New Evidence of Neolithic Dentistry

Bible and archaeology news

Italian researchers working in Slovenia recently published the earliest known example of a dental filling. Traces of a beeswax filling were discovered in a 6,500 year-old left canine crown embedded into a calcite cave wall near the village of Lonche. The study, published in the open-access, peer reviewed journal PLOS ONE, includes descriptions of a variety of analytical techniques including synchrotron radiation computed micro-tomography, Accelerator Mass Spectrometry radiocarbon dating, Infrared Spectroscopy and Scanning Electron Microscopy. The researchers report that if “the filling was done when the person was still alive, the intervention was likely aimed to relieve tooth sensitivity derived from either exposed dentine and/or the pain resulting from chewing on a cracked tooth: this would provide the earliest known direct evidence of therapeutic-palliative dental filling.”

This 6,500-year-old evidence of dentistry was recently published by Federico Bernardini, Claudio Tuniz, Alfredo Coppa, Lucia Mancini, Diego Dreossi, Diane Eichert, Gianluca Turco, Matteo Biasotto, Filippo Terrasi, Nicola De Cesare, Quan Hua and Vladimir Levchenko.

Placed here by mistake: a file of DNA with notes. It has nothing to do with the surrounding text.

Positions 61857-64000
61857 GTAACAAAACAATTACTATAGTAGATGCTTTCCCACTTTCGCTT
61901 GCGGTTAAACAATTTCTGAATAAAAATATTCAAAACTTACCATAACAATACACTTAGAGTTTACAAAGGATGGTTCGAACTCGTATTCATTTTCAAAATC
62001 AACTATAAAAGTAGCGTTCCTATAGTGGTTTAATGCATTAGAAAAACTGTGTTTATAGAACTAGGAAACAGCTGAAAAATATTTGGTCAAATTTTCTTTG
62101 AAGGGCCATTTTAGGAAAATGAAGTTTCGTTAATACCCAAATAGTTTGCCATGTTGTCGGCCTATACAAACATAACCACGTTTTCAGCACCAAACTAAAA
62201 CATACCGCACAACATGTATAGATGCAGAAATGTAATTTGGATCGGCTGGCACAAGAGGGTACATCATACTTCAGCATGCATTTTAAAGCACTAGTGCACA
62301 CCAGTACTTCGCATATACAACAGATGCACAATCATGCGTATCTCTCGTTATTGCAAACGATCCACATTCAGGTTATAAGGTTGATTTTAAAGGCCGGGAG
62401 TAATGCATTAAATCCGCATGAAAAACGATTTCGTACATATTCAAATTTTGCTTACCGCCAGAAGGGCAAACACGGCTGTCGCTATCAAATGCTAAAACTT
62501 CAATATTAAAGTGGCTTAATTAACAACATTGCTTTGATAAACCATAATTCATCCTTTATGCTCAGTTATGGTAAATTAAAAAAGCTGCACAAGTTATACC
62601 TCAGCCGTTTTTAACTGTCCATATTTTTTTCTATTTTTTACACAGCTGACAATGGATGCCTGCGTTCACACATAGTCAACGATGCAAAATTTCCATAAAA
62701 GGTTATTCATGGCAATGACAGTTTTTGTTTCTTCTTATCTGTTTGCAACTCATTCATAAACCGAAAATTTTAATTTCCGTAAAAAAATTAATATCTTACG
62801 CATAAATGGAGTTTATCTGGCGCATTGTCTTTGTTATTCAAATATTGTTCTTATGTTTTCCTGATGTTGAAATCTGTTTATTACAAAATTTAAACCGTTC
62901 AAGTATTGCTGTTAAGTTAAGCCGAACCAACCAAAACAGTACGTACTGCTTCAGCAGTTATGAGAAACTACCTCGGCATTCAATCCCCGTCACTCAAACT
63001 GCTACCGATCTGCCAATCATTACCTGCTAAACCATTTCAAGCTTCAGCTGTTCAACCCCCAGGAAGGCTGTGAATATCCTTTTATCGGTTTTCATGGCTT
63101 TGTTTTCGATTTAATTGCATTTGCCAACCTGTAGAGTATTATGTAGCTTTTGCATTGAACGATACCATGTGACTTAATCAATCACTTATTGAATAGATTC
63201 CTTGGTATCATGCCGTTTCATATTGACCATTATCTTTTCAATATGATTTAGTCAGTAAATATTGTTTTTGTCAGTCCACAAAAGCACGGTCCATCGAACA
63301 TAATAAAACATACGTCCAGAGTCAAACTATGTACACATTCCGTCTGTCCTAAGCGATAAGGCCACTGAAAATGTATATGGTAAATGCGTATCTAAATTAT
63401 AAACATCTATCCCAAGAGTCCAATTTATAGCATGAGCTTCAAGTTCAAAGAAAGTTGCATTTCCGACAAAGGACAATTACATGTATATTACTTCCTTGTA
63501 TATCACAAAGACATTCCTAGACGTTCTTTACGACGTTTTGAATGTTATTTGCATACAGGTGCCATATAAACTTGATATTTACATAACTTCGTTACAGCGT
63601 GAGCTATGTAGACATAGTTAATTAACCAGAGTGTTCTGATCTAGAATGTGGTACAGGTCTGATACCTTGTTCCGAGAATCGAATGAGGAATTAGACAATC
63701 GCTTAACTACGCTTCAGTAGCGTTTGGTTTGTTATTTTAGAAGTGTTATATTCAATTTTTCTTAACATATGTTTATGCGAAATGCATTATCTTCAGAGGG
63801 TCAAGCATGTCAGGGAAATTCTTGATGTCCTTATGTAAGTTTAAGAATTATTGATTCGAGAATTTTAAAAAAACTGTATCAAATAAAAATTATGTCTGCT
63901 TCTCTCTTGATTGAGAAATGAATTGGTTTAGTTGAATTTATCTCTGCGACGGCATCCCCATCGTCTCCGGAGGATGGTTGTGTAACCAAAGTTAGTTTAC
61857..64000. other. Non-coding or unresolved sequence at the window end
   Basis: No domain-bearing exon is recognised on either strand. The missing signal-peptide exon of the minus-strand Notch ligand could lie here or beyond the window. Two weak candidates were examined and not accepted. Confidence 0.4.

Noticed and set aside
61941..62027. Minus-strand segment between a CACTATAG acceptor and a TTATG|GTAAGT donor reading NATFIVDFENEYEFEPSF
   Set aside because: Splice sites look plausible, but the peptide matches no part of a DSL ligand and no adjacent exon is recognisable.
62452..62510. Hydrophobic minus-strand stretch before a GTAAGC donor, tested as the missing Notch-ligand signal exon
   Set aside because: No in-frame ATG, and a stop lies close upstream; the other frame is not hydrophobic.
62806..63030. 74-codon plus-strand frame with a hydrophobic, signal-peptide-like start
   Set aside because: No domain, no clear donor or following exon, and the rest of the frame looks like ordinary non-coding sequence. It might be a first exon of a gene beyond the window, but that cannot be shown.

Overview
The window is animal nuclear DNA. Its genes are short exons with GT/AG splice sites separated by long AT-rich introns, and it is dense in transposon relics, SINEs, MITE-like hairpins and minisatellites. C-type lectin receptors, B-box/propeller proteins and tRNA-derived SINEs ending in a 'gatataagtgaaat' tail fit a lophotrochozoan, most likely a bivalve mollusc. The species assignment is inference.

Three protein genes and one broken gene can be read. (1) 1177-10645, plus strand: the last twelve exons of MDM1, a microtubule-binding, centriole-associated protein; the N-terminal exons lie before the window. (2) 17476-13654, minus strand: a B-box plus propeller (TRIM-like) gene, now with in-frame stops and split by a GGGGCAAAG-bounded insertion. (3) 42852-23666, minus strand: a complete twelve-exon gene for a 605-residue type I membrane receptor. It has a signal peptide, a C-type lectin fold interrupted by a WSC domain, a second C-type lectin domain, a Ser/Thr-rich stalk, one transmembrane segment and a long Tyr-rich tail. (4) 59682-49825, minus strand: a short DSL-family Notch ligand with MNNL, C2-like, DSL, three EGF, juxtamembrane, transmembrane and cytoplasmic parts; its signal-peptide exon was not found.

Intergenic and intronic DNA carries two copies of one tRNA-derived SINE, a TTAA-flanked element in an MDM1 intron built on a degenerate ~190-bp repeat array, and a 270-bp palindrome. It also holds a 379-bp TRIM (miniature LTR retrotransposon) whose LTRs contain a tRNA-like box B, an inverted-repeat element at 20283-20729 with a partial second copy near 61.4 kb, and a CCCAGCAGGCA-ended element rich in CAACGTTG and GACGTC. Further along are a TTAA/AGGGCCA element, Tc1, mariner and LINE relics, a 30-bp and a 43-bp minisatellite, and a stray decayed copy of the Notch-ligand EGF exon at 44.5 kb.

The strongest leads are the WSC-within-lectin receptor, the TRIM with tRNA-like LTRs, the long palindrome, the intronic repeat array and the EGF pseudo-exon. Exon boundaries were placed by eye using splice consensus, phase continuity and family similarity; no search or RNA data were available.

Read the full report in PLOS ONE

Çatalhöyük is the world’s largest and best-preserved Neolithic site. Learn more about the site, and discover what new volcanic data teaches us about a mural often considered the world’s oldest map.

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  • Dr says

    I see a lot of abrasion here which I used to see on patients in their thirties and forties who lived in sandy soil climates. Also see bone loss, so this is an older patient likely. I used to see country patients use clove oil mixed with various things as a palliative

  • William says

    The thought of a 6000 year old dentist visit is sure to give me nightmares from now on – thanx! 😛

  • Thomas Jay says

    Open holes in teeth have been packed with food matter or chewing gum between visits for root canal therapy. It is possible this is from chewing on honey comb, and not necessarily a deliberate attempt to fill a tooth. Points can wear off cusps and expose the dentin, which being softer, often leaves a “swimming pool wash out” surrounded by the stronger enamel. Things will pack into the depression. Sometimes open teeth will pack chewing gum out the end that is in the boney socket.

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